Cardiovascular disease (CVD) is the leading cause of death in Australia. According to the Australian Heart Foundation, CVD kills one Australian every 12 minutes. This is such an alarming statistic.

Cardiovascular disease (CVD) refers to all diseases and conditions involving the heart and blood vessels. The main types of CVD in Australia are coronary heart disease, stroke, heart attack and heart failure.

CVD affects one in six Australians or 3.72 million people, and claimed the lives of 43,603 Australians (30% of all deaths) in 2013 – deaths that are largely preventable (The Heart Foundation.)

One of the major known risk factors for heart disease is high cholesterol.

When there is too much cholesterol in your blood, it builds up in the walls of your arteries, causing a process called atherosclerosis. The arteries become narrowed and blood flow to the heart muscle is slowed down or blocked. Atherosclerosis affecting the heart is called Coronary Artery Disease, and it can cause a heart attack. When atherosclerosis blocks arteries that supply blood to the brain, it can cause a stroke. 

What is Cholesterol?
Cholesterol is a fatty substance that occurs naturally in the body. It gets a bad rap but is actually an important substance as it has a protective and building role in the body. Its needed to make the walls surrounding the body’s cells, and is the basic material that is converted to create certain hormones such as our sex and adrenal hormones.

It’s interesting to note that your body makes all the cholesterol you need. You need only a small amount of good fat in your diet to make enough cholesterol to stay healthy.

The fat and cholesterol you eat is absorbed in the intestines and transported to the liver. The liver converts fat into cholesterol, and releases cholesterol into the bloodstream. This is what healthy cholesterol production is and should be. The trouble starts when our liver becomes sluggish or we overeat bad fats and high cholesterol foods.

There are two main types of cholesterol: low-density lipoprotein (LDL) cholesterol (called the “bad” cholesterol) and high-density lipoprotein (HDL) cholesterol (the “good” cholesterol).

High levels of LDL cholesterol are linked to atherosclerosis, which is the accumulation of cholesterol-rich fatty deposits in arteries. This can cause arteries to narrow or become blocked, slowing or stopping the flow of blood to vital organs, especially the heart and brain.

What Affects Cholesterol Levels?

Cholesterol can be introduced into the body from dietary sources, but is also manufactured within the body in the liver. Only about 30% of the body’s cholesterol content is derived from dietary sources. High Saturated fat and cholesterol in the food you eat can make your blood cholesterol level go up. Saturated fat is the main culprit, but cholesterol in foods also matters to a degree. So obviously reducing the amount of saturated fat and cholesterol in your diet helps lower your blood cholesterol level if it’s extremely high, so is a good place to start. But fat isn’t the main culprit in this process of cholesterol production and heart disease, and has had a bad rap over the years.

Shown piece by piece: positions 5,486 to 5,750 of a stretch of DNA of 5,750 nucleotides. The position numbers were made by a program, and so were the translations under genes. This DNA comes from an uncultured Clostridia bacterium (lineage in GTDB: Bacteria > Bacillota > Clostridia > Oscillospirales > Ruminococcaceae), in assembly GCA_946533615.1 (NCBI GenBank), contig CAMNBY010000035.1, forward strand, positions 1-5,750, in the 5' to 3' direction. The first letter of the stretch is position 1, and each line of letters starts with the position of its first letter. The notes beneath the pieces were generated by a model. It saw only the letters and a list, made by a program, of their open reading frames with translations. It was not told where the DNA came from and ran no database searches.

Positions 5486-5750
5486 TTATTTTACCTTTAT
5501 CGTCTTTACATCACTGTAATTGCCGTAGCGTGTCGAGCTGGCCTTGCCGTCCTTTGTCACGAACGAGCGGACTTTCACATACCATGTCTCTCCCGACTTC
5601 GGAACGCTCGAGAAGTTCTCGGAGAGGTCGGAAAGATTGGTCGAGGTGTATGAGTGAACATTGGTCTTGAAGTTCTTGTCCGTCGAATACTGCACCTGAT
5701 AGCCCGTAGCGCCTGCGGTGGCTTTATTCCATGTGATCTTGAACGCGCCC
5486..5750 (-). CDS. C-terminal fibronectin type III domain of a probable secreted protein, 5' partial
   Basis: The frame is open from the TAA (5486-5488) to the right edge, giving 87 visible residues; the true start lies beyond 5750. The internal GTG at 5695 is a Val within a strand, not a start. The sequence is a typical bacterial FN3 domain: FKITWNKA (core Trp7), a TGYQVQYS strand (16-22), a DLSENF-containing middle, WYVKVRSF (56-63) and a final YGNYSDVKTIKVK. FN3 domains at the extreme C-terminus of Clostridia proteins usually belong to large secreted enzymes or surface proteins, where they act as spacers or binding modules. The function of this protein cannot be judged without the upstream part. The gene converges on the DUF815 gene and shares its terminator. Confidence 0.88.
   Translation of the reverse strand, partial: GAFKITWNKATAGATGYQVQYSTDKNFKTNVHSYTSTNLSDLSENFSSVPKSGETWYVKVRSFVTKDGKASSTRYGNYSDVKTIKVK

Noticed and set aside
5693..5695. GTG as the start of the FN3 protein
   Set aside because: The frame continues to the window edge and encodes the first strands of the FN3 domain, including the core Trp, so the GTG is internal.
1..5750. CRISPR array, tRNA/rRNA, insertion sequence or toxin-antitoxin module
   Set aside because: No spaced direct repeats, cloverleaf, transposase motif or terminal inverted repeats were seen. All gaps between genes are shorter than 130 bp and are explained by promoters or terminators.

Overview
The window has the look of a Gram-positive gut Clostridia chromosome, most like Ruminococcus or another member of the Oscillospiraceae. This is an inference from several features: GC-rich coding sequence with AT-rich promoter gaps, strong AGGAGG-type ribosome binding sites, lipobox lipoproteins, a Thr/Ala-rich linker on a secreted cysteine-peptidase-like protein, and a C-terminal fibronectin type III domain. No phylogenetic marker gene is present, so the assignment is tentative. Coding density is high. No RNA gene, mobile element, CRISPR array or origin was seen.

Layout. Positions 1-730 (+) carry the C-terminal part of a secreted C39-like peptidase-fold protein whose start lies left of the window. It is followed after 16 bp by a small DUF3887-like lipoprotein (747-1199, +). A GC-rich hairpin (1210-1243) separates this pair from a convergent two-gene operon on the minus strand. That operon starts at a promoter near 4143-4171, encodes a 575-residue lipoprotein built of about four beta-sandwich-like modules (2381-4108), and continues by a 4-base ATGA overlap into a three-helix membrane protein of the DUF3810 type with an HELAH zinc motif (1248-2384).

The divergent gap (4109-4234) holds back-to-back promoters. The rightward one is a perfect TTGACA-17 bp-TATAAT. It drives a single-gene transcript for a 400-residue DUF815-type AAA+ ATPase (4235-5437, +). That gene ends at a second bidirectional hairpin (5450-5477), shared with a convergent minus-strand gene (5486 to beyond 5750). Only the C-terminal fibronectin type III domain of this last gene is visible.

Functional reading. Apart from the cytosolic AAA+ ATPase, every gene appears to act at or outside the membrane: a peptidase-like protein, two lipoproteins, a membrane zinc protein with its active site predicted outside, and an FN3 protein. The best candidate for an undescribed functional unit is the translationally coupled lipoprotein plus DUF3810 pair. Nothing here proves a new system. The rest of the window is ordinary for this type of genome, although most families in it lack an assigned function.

What is actually more damaging than saturated fat is sugar! Sugar causes insulin resistance, fatty liver disease, high triglycerides, lower HDL (good) cholesterol and dangerous small LDL (bad) cholesterol. It also triggers the inflammation we now know is at the root of heart disease. It’s this inflammation in the artery walls that allows the cholesterol to stick, creating the build-up of plaque and hardening of the artery. So, fats, including saturated fats, have been unfairly blamed over the years which has led to the increase in production of ‘fat free foods’ which generally means ‘high sugar.’

Being overweight is a risk factor for heart disease. It also tends to increase your cholesterol. Losing weight can help lower your LDL (bad) and total cholesterol levels, as well as raise your HDL (good) and lower your triglyceride levels.

Physical Activity:
Not being physically active is a risk factor for heart disease. Regular physical activity can help lower LDL (bad) cholesterol and raise HDL (good) cholesterol levels. It also helps you lose weight. You should try to be physically active for 30 minutes on most, if not all, days.

Other factors include:

Age and Gender:
As women and men get older, their cholesterol levels rise. Before the age of menopause, women have lower total cholesterol levels than men of the same age. After the age of menopause, women’s LDL levels tend to rise.

Your genes partly determine how much cholesterol your body makes. High blood cholesterol can run in families.

What is healthy cholesterol levels?
Health authorities recommend that cholesterol levels should be no higher than 5.5 mmol per liter if there are no other risk factors present. We really need to look at the ration between LDL (bad) and HDL (good.)